Tourism players in Malaysia warn that expensive domestic flights could deter holidaymakers, even as the government urges airlines to reduce their fares, following a public outcry over sky-high ticket prices.
Senior minister (security cluster), Ismail Sabri Yaakob, was quoted by The Star as saying on Friday that airlines should lower their airfares to levels before the movement control order (MCO), as they are now allowed to operate at full capacity.
He said: “In the beginning, we understood ticket prices were high because the airlines could not accept full seating capacity due to social distancing measures. The maximum capacity they could accept was just 66 per cent. But now, we have allowed airlines to operate at full capacity without social distancing measures.”
Last month, during a meeting held by the Ministry of Transport with the country’s three biggest airlines – Malaysia Airlines, AirAsia and Malindo Air – the airlines had explained the need to ensure bookings were stable and consistent before prices could be normalised to pre-Covid-19 levels.
The government has allowed airlines to operate at full capacity since June 10, when the recovery movement control order was enforced.
Adam Kamal, general manager at Suka Travel and Tours, said high airfares and limited number of flights have made it difficult to promote Sabah, Sarawak and Langkawi to people from the Klang Valley.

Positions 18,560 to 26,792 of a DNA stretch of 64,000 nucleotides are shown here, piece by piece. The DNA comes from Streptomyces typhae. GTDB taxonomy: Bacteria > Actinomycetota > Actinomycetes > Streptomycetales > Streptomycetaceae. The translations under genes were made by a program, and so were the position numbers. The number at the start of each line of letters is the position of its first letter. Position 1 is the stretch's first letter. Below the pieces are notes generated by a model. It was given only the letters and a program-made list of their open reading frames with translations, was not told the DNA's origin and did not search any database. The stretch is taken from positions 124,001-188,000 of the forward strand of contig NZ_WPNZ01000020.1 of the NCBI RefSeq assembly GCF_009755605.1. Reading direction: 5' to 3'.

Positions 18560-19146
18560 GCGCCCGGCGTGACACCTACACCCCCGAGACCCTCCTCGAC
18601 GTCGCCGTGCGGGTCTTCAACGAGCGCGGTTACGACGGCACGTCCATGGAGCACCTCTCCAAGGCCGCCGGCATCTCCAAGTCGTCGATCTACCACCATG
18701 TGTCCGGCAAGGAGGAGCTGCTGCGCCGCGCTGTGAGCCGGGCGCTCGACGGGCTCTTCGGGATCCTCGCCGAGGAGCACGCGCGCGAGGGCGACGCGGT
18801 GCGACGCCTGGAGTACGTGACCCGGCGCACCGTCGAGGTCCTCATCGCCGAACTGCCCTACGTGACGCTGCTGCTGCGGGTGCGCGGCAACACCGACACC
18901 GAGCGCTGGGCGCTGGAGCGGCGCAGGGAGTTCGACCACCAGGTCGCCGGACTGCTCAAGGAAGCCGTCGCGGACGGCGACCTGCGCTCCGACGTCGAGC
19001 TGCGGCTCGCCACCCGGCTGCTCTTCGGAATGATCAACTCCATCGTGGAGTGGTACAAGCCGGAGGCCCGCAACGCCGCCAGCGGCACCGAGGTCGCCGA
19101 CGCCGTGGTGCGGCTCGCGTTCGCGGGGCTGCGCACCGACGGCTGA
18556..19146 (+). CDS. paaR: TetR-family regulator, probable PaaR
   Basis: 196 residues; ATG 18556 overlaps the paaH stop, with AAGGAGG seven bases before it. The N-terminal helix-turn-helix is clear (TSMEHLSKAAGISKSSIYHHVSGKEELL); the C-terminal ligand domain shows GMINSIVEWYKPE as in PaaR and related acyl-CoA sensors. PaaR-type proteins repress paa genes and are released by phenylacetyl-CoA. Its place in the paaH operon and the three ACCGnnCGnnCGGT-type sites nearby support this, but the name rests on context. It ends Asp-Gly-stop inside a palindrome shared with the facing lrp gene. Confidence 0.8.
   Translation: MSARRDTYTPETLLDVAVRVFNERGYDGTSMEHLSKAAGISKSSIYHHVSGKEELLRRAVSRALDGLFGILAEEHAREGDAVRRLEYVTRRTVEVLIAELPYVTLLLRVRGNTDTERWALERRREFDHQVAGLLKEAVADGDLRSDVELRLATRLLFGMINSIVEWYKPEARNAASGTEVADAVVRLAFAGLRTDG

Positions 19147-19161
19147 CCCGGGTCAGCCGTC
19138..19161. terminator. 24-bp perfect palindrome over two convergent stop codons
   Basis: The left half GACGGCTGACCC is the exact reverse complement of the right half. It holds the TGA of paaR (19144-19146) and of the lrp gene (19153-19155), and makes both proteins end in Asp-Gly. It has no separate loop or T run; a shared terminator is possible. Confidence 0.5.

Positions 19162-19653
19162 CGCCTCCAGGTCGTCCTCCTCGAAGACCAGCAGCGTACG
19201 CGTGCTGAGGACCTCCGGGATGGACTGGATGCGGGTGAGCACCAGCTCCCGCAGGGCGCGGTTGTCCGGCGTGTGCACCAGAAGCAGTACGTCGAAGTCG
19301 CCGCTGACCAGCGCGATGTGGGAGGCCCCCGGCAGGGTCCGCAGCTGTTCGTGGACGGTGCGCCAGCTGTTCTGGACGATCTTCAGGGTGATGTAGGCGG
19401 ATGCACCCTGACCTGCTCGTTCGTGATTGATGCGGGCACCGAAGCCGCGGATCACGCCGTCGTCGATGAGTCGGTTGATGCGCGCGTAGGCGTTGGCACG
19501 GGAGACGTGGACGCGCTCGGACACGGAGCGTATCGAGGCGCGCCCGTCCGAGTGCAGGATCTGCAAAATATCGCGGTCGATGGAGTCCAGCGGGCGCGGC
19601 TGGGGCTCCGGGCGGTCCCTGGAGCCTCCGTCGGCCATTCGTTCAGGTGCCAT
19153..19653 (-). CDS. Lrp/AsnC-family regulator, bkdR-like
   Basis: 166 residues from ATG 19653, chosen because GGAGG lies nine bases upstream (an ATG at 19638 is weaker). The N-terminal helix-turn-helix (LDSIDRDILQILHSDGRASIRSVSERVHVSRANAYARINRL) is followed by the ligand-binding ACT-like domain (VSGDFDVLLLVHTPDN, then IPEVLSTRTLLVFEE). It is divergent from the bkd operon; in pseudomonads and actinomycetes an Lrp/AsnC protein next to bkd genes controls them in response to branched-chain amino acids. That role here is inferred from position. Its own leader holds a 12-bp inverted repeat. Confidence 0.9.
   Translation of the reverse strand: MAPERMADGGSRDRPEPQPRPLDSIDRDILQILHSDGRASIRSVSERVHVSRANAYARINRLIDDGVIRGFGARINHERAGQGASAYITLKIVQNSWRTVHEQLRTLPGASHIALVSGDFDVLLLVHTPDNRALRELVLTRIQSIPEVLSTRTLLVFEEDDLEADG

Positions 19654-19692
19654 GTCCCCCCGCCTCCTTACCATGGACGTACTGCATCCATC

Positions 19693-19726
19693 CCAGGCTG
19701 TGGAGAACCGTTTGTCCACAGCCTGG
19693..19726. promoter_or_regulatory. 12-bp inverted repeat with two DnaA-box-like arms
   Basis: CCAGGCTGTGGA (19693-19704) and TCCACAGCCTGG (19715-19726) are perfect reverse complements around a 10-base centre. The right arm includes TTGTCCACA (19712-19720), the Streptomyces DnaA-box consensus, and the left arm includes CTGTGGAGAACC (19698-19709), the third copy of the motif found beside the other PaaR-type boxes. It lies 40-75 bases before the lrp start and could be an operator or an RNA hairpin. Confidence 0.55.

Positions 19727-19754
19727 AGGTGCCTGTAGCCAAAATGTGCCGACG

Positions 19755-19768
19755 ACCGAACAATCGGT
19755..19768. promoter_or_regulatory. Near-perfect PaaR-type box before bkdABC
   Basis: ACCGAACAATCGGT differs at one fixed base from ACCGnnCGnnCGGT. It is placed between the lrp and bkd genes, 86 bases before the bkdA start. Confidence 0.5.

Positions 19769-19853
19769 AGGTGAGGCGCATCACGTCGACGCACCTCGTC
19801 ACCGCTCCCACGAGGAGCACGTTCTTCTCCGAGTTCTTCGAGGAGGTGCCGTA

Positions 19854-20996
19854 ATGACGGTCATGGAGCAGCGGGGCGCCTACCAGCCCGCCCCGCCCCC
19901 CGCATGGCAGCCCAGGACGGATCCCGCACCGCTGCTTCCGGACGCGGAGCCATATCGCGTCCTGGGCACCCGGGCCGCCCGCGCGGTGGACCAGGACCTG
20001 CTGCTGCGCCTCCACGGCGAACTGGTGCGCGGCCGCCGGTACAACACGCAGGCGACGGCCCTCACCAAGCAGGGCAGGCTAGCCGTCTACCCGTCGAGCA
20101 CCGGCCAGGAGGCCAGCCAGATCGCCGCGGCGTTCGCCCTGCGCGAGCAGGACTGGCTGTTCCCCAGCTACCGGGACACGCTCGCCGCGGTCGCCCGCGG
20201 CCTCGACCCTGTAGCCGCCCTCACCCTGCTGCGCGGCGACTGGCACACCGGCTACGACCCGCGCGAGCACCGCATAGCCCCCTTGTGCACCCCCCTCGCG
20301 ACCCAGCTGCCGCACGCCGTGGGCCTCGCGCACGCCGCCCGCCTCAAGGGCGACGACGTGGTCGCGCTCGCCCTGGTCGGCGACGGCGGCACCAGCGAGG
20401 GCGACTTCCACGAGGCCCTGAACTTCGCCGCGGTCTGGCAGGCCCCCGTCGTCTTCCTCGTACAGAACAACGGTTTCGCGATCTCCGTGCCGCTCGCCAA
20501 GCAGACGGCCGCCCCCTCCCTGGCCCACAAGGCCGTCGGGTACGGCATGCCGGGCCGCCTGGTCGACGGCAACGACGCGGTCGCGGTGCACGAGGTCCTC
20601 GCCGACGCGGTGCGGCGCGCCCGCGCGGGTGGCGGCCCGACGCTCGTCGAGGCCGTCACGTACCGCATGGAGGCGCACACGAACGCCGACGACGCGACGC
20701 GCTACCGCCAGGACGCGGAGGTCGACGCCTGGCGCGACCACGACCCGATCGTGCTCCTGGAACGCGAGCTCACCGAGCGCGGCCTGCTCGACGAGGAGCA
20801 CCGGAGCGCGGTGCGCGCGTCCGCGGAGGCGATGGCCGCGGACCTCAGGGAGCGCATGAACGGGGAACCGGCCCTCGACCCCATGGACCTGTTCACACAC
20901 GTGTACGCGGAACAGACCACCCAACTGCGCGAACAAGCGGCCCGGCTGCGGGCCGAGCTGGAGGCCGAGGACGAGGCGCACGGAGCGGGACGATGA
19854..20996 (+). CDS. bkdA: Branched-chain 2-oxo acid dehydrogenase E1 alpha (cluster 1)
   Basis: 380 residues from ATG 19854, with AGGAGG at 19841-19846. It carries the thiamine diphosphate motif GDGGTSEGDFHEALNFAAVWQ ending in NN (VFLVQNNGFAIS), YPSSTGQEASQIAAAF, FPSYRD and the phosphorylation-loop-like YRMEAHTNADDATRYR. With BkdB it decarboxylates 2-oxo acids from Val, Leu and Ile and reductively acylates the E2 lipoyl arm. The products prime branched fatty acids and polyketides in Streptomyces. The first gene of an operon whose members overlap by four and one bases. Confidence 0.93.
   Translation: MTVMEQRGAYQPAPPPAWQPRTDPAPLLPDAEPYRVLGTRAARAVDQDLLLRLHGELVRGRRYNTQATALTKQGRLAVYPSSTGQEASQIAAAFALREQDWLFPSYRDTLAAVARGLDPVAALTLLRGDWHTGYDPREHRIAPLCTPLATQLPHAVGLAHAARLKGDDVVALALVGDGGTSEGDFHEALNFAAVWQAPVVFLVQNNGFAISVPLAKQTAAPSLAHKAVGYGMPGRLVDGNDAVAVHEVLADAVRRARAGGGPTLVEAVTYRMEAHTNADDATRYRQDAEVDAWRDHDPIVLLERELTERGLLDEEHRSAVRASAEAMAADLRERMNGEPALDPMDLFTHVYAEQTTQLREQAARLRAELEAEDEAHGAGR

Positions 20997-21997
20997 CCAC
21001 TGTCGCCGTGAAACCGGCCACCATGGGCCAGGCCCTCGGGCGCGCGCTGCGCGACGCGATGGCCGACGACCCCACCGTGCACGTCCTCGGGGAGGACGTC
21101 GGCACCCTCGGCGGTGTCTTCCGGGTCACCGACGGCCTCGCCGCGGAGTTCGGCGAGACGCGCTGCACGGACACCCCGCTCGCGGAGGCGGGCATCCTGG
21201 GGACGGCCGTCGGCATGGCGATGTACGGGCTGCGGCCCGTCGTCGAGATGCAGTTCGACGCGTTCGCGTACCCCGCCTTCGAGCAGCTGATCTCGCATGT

“Due to the high airfares, we are currently giving priority to destinations which is accessible by road from Kuala Lumpur.”
Raaj Navaratnaa, general manager, New Asia Holidays Tours & Travel, shared that flight bookings made one month in advance from Kuala Lumpur to Kota Kinabalu is at least 50 per cent higher than the period before the MCO was enforced.
“This is not helping domestic tourism. If prices are not lowered to pre-pandemic levels, people will restraint from travelling locally,” he added.
On the other hand, Frangipani Langkawi Resort & Spa managing director, Anthony Wong, said that the high flight prices are understandable. He explained: “(The airlines) have to survive also, and demand for air travel is poor. It may not be so economical to lower airfares (now). The market is such that only those who can afford it are travelling for the time being.”